The Sims 4 Wedding Stories pairs perfect concepts with atrocious execution


The Sims

The poster for The Sims 4 Wedding Stories released on February 23rd.

It was Tuesday, February eighth.

After trekking the 15-minute foray from school to my evergreen oasis of a home, I climbed tiredly under the loose bedspread that sat wrinkled on my mattress. Flicking on my stained-glass lightbulb, I turned on the television and promptly opened YouTube, looking to distract my mind from the tumult of a regular weekday.

And to my absolute shock, The Sims 4 had just released a new trailer. With a tinge of excitement at the image that sat before me, I clicked as swiftly as I could, ecstatic at the concept that lay ahead.

Fitting this overall inspired moodlet, The Sims 4 Wedding Stories—from first impressions only—absolutely fulfilled every wish I’ve had for the application since its base game release. Through expansions to family gameplay and the overall complexity of character relationships, it was a pack that I—along with other players in the community—was highly anticipating.

So, after weeks of watching early access gameplay and preparing myself for this release, I sat down three days ago to begin my journey with it. But after only a few moments within the game itself, every expectancy was utterly blown to pieces by a pack that is, in its essence, unplayable.

Yet, before I dive into all the reasons I’m not too fond of this addition, let me first shine a light on its bright sides.

The Create-A-Sim items that came with this pack are genuinely glowing. Whether it be the new feminine-frame hairs or the adorable wedding couture, I could easily see myself using these pieces in my everyday gameplay. Furthermore, they feel kindred to real-life wedding gowns and bridesmaid’s dresses, two features that I think well encapsulate my Simming style.

However, if players cannot actually play the game, it makes it all the more difficult to find this escape.”

I also adore the diversity exhibited by these items—in both CAS and Gameplay, there are options for not only Western weddings, but also those of other cultures, such as Asian nuptials. Including and fully embodying these distinct traditions makes it more possible for players to see themselves within the game. This feature is very prevalent for escapism instruments such as The Sims.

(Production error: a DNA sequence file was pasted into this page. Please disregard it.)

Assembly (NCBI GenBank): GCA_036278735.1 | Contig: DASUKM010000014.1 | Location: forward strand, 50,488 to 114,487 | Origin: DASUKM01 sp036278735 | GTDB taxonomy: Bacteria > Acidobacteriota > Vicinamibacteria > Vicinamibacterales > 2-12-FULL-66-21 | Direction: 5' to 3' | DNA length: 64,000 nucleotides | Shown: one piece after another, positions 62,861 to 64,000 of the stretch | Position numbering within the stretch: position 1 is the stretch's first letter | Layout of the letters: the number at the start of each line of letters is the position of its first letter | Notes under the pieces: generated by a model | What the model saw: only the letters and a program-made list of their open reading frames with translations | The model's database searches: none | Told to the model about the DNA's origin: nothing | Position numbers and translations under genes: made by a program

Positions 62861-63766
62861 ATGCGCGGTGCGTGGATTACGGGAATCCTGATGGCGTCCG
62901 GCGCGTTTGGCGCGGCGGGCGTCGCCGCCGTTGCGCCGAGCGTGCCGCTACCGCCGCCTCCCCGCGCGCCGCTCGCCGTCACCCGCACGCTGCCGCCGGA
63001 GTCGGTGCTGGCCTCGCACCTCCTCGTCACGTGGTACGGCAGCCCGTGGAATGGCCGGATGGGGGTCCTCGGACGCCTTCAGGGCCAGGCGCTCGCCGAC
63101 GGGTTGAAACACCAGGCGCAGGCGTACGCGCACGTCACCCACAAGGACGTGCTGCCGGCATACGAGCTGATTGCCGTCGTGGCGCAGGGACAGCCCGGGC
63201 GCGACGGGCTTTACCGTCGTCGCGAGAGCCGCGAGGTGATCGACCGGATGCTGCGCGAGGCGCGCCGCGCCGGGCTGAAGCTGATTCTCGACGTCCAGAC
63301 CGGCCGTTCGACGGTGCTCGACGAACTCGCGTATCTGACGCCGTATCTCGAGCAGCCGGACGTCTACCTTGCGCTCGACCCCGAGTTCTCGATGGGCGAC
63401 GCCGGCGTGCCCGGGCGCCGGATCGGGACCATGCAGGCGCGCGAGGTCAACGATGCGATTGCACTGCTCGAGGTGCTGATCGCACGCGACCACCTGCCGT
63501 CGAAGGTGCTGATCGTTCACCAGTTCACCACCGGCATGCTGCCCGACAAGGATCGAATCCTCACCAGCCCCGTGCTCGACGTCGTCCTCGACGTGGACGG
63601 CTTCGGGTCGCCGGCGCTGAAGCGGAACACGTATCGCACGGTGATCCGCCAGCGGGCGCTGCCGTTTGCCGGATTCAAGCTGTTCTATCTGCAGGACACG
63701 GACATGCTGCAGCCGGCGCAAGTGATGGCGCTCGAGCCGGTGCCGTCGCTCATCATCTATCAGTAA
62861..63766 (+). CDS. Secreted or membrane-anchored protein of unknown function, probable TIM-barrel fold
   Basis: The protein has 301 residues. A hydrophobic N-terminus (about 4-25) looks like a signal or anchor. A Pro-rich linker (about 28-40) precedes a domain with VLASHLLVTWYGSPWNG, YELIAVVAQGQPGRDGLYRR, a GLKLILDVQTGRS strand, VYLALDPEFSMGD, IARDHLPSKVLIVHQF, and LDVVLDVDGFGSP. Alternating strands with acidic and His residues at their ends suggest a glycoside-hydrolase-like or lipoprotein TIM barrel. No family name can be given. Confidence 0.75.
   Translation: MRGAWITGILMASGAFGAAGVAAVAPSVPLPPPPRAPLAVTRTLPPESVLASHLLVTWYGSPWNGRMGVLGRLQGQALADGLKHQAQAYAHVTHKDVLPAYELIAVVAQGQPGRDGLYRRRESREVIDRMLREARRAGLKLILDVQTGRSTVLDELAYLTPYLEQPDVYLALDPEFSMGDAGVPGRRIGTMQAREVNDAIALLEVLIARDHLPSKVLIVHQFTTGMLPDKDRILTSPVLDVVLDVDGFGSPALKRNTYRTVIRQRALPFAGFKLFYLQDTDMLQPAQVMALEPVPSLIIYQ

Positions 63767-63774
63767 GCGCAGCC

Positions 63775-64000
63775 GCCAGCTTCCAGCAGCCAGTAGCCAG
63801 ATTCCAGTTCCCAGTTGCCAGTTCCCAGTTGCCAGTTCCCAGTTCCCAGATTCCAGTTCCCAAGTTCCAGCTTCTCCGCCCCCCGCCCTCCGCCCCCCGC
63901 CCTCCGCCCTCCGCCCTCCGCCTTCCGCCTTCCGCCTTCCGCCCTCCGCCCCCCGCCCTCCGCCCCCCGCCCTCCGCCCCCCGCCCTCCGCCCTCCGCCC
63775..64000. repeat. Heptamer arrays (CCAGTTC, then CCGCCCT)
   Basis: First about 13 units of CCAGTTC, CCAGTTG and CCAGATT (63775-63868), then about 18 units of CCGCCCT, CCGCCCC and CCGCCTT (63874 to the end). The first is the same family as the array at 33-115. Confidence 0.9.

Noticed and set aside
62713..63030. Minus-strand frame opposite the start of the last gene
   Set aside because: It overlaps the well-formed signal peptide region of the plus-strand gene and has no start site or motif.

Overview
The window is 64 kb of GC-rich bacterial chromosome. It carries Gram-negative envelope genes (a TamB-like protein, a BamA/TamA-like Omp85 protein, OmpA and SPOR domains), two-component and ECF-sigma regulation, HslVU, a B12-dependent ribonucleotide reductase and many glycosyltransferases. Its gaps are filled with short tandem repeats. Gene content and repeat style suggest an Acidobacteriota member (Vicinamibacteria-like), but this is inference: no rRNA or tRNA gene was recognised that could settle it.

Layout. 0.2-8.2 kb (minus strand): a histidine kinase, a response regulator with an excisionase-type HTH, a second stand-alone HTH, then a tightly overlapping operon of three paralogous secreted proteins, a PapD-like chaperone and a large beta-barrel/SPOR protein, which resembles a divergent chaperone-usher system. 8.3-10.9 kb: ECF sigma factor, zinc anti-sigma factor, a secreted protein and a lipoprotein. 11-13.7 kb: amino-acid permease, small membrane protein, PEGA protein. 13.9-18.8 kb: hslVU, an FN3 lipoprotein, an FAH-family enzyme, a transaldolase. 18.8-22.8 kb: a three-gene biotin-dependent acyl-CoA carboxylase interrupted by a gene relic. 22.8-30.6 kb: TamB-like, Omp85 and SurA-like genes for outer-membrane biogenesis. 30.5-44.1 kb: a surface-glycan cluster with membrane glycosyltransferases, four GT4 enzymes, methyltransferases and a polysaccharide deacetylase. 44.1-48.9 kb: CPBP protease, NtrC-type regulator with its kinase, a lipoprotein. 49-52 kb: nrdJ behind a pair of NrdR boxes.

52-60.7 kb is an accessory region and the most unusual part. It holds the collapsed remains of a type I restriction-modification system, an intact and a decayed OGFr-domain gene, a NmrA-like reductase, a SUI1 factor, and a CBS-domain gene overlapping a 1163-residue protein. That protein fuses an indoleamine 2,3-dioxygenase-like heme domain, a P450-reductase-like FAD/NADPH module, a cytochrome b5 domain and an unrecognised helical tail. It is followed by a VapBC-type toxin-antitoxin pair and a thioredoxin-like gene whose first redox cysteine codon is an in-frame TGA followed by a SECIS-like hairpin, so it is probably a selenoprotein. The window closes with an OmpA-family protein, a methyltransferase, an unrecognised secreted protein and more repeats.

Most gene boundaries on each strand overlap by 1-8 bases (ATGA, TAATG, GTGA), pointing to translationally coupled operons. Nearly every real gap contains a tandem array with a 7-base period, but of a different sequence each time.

However, if players cannot actually play the game, it makes it all the more difficult to find this escape. While testing The Sims 4 Wedding Stories, I slowly found myself less thrilled and just plain frustrated.

When one throws a wedding party within the pack, they will be prompted with several options, including bachelor/bachelorette parties, receptions, family gatherings, and vow renewals. Yet, the feature that the game most heavily centers around—the wedding itself—is riddled with glitches and convoluted menus that make it challenging to play.

While one can choose their Sim of honor, flower pal, and ring bearer, they must do this after already planning the wedding, which may confuse certain players. Furthermore, the choice to have someone officiate the service is a feature that is currently not working, and each time I tried to do so, my Sims simply would not complete the action I’d queued.

On top of all of this, your guests will not stick to the dress code assigned in the overhauled planning menu, and the cake you ordered often decides not to show up.

Finally, the commands within the pack are laid out in a way that makes orchestrating a wedding especially infuriating. It is almost impossible to accomplish everything you set out to when your Sims refuse to sit in the right seats, walk down the aisle the right way, or cut the cake.

Overall, The Sims 4 Wedding Stories set itself to a standard it frankly could not meet. Until the Sims team acknowledges and solves these bugs, I could not recommend that Simmers pay the $20 fee required to get their hands on this game.